Get rid of anything that’s holding you back. If you want to be all for Jesus, the decision has to come from within you. (p. 61)
We must be free to love — and to love him with an undivided love. (p. 68)
Take Up Your Cross
We often think of our “crosses” as the nuisances and difficulties of life that we have to tolerate. In answer to this, can you think of St. Teresa as just “putting up with” the poor and dying people of Calcutta? Like Jesus, she embraced the cross.
Submission for someone who is in love is more than a duty — it is a blessedness. (p. 69)
The difference between our work and social work is that we give wholehearted, free service for the love of God. (p. 83)
As missionaries we must be happy to undertake any labor and toil, and glad to make any sacrifice involved in our missionary life. (p. 17)
The more repugnant the work, the greater should be our cheerful faith and devotion. That we feel repugnance is but natural, but when we overcome it for the love of Jesus we may become heroic. (p. 30)
Our answer to God for his tremendous love is total surrender…he can do with us whatever he wants…Let Jesus use you without consulting you. (p. 38)
If you are humble, nothing will touch you, neither praise nor disgrace, because you know what you are. (p. 29)
Don’t waste time waiting for big things to do for God. You will not have the readiness to say yes to the great things if you do not train yourself to say yes to the thousand-and-one occasions of obedience that come your way throughout the day. (p. 72)
You don’t have to be a Christian to practice some form of self-denial. Nor is faith in God required to take on difficult tasks. But one thing that distinguishes Christian disciples from everyone else is that we love and follow the Son of God, Jesus.
Jesus wants you, not your works. (p. 72)
“Lord, you have called me.” The moment we stop hearing our name being called we will be separated from him. We can recognize his voice calling our name only in the silence of our hearts. (p. 93)
Be a little pencil in God’s hand. (p. 126)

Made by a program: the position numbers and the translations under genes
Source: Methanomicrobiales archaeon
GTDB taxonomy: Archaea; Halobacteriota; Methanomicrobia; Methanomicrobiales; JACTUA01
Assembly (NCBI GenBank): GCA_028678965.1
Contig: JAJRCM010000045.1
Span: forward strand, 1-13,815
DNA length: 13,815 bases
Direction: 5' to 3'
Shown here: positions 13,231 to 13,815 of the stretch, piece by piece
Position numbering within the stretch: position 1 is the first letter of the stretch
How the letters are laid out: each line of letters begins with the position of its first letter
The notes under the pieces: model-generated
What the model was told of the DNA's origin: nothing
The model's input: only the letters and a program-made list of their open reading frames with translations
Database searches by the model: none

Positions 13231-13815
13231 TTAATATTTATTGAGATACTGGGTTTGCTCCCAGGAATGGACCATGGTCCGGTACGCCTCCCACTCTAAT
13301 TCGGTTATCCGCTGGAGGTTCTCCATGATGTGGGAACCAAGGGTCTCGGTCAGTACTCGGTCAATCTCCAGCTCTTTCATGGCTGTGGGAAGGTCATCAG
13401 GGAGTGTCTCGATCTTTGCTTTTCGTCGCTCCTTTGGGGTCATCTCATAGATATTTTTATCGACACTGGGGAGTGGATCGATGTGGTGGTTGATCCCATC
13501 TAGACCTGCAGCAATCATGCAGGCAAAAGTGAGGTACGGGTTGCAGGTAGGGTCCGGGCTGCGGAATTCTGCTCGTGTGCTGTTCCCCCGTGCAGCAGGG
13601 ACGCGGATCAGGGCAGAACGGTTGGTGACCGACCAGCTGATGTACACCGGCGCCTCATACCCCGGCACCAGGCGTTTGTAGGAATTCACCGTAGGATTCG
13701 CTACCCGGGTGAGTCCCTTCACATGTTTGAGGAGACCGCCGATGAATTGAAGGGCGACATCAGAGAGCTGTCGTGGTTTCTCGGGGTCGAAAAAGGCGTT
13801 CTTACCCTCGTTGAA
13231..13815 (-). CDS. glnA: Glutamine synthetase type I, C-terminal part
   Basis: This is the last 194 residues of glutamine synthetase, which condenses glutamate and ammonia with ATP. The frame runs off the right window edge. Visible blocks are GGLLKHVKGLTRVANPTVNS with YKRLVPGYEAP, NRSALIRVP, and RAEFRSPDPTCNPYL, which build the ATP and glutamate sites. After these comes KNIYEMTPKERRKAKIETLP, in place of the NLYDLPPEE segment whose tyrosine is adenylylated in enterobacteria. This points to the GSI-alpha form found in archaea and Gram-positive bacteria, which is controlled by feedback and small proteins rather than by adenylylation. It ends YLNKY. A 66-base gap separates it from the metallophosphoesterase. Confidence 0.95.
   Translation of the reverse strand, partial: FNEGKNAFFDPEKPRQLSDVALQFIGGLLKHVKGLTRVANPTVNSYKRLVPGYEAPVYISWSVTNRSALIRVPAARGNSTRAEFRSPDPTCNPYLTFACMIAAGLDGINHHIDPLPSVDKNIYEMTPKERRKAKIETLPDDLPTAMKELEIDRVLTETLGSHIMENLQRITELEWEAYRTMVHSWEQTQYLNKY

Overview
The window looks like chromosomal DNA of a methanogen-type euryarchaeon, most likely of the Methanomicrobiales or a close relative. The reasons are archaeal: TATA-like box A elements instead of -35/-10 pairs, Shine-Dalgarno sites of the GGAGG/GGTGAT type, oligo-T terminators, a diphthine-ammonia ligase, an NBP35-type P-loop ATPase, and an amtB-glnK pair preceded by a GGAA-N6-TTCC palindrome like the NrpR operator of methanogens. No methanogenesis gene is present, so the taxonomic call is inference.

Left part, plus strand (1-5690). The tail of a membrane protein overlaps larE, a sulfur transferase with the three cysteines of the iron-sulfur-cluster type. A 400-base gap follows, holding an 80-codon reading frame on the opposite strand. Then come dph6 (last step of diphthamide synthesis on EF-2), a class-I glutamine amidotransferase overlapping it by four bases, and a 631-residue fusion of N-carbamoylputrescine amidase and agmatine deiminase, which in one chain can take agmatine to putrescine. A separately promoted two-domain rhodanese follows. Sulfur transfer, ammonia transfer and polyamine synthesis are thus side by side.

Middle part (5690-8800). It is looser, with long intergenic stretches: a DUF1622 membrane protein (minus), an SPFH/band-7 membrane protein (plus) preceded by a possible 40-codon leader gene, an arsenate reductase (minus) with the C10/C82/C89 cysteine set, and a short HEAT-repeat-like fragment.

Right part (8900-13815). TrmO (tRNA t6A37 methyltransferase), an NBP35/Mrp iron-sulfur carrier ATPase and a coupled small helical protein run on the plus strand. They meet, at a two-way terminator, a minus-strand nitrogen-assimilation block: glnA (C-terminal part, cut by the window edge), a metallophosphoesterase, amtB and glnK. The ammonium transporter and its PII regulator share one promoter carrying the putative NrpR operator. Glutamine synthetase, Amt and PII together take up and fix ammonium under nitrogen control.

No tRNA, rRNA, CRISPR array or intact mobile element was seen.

Jesus said, “I thirst.” Quench the thirst of Jesus for souls, for love, for kindness, for compassion. (p. 19)
Follow his footsteps in search of souls by showing great love in small things. (p. 66)
The Missionary of Charity is not content with the common lot of a soldier. Her desire is to push on until she comes close to the King — crucified and dying of thirst. (p. 87)
Putting It All Together
Self-knowledge, metanoia, action, and surrender — all steps through which the Holy Spirit leads us to conversion. Once you pass through these, what’s next?
First, there is no “passing through.” The work of conversion is ongoing in our growth toward perfection. Here’s a faulty way of looking at conversion:
Self-Knowledge -> Metanoia -> Action -> Surrender -> CONVERSION
In reality, it’s more like this:
–> Self-Knowledge –>
<– Action <–
We are a work continuously in progress, undergoing perpetual refinement, as long as we give God permission.
Second, some steps of conversion have to wait until we’re ready. I can see what’s God has done in my life so far, but much of what lies ahead is unknown. Let us, then, say to our Lord: “I am Yours, and I will go wherever You lead.”
1 You can learn more about the life of St. Teresa of Calcutta by reading: Spink, Kathryn. Mother Teresa: An Authorized Biography. New York, NY: Harper One, 2011.
2 Mother Teresa. Total Surrender. Edited by Br. Angelo Devananda. Ann Arbor, MI: Servant Publications, 1985.
Conversion 101: Metanoia is the last in a six-part Conversion 101 series about energizing your spiritual life through ongoing conversion. You can find the first of this series as the featured post, “Conversion 101.”